The Point-of-view use in A Question of Will was very intriguing. It starts out as your standard third person perspective with chapter/section breaks splitting things up when the POV changes, but this isn’t always the case. Sometimes the words just flow and all of a sudden you notice that the POV had changed. It is wonderfully and sometimes subtly done in a way that did not feel slapped together or disorienting. For the amount of books that I have read with major POV-confusion issues, I was impressed at how Albrinck has a good handle on the proper way to implement multiple POVs, and do it well.
The tech/magic in A Question of Will is wonderful. All Aliomenti have a certain “Energy” reserve, and the more Energy you have, the more you can accomplish. There are many things that this Energy can do, and I have a feeling that we have only seen the tip of the ice-burgh in this first instalment of The Aliomenti Saga. I will not comment on specifics, however, so as to not spoil any of the goodies therein. Despite the fact that the source of the tech/magic is mundanely named “Energy,” at least it wasn’t some crazy 16-syllable word that no one will remember. I will leave the decision to you whether calling it “Energy” is wonderfully simple or just lazy.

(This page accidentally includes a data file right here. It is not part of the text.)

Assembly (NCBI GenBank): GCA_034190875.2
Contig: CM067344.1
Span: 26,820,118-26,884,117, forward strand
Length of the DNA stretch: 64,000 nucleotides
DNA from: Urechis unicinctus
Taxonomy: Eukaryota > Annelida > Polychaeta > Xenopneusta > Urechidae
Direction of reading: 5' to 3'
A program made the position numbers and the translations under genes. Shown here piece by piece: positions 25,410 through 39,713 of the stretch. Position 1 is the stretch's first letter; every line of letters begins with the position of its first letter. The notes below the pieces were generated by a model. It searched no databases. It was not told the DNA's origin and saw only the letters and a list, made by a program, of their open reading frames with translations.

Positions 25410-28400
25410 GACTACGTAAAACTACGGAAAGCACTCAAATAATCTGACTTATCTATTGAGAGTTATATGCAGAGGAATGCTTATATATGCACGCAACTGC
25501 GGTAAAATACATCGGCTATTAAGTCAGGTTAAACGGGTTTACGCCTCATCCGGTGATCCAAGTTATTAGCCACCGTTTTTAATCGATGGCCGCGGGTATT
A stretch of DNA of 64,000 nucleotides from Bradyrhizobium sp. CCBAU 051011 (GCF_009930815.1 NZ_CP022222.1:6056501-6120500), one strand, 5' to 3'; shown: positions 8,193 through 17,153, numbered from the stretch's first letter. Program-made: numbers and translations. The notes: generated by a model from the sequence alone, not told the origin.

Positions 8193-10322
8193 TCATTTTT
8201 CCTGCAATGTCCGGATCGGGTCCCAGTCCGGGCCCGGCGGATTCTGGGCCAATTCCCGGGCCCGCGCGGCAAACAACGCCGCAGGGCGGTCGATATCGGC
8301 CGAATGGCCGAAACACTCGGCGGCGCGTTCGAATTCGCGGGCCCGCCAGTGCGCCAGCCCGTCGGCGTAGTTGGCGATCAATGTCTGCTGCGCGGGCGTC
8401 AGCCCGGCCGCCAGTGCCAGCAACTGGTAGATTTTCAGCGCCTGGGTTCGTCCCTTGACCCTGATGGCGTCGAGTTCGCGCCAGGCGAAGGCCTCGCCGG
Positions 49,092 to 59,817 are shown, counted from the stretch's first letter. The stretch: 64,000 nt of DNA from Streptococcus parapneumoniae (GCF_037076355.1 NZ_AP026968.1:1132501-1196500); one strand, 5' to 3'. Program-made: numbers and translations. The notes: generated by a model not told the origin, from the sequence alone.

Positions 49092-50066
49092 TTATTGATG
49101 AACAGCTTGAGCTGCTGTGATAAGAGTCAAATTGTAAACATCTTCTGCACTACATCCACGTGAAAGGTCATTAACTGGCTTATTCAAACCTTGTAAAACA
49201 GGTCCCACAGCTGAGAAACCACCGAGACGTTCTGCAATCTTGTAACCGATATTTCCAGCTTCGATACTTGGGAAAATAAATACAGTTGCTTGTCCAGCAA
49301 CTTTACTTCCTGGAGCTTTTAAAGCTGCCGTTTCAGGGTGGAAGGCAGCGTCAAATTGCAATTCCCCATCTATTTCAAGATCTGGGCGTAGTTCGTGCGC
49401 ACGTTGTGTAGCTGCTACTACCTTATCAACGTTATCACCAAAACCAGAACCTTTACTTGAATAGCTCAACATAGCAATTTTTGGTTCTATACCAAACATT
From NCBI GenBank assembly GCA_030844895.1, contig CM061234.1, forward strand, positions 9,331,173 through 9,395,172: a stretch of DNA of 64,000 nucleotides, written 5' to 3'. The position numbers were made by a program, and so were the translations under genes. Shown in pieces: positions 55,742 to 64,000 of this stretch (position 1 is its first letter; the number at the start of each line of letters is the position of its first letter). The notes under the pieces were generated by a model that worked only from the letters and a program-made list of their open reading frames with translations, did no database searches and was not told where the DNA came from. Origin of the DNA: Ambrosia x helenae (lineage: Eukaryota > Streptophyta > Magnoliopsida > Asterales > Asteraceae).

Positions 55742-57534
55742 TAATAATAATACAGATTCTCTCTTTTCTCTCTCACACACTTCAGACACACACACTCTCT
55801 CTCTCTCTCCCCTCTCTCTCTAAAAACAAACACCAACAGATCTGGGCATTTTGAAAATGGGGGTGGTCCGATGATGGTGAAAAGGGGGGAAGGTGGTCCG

Now, we get to the selling feature of the book. (Maybe I should have mentioned this first! 😉 ). A wonderful twist comes in the last third of the book that made me so excited I just had to finish it right then and there! I was a little bit afraid that certain plot elements introduced at the beginning of the book would be left unexplained, thus forcibly roping the reader into a sequel, but this fear was quelled and made me no longer waiting for the revelation but longing for more. The ending is set very well, leaving just enough unanswered to wet your whistle for the sequel, but answering enough to give it a concise and believable conclusion.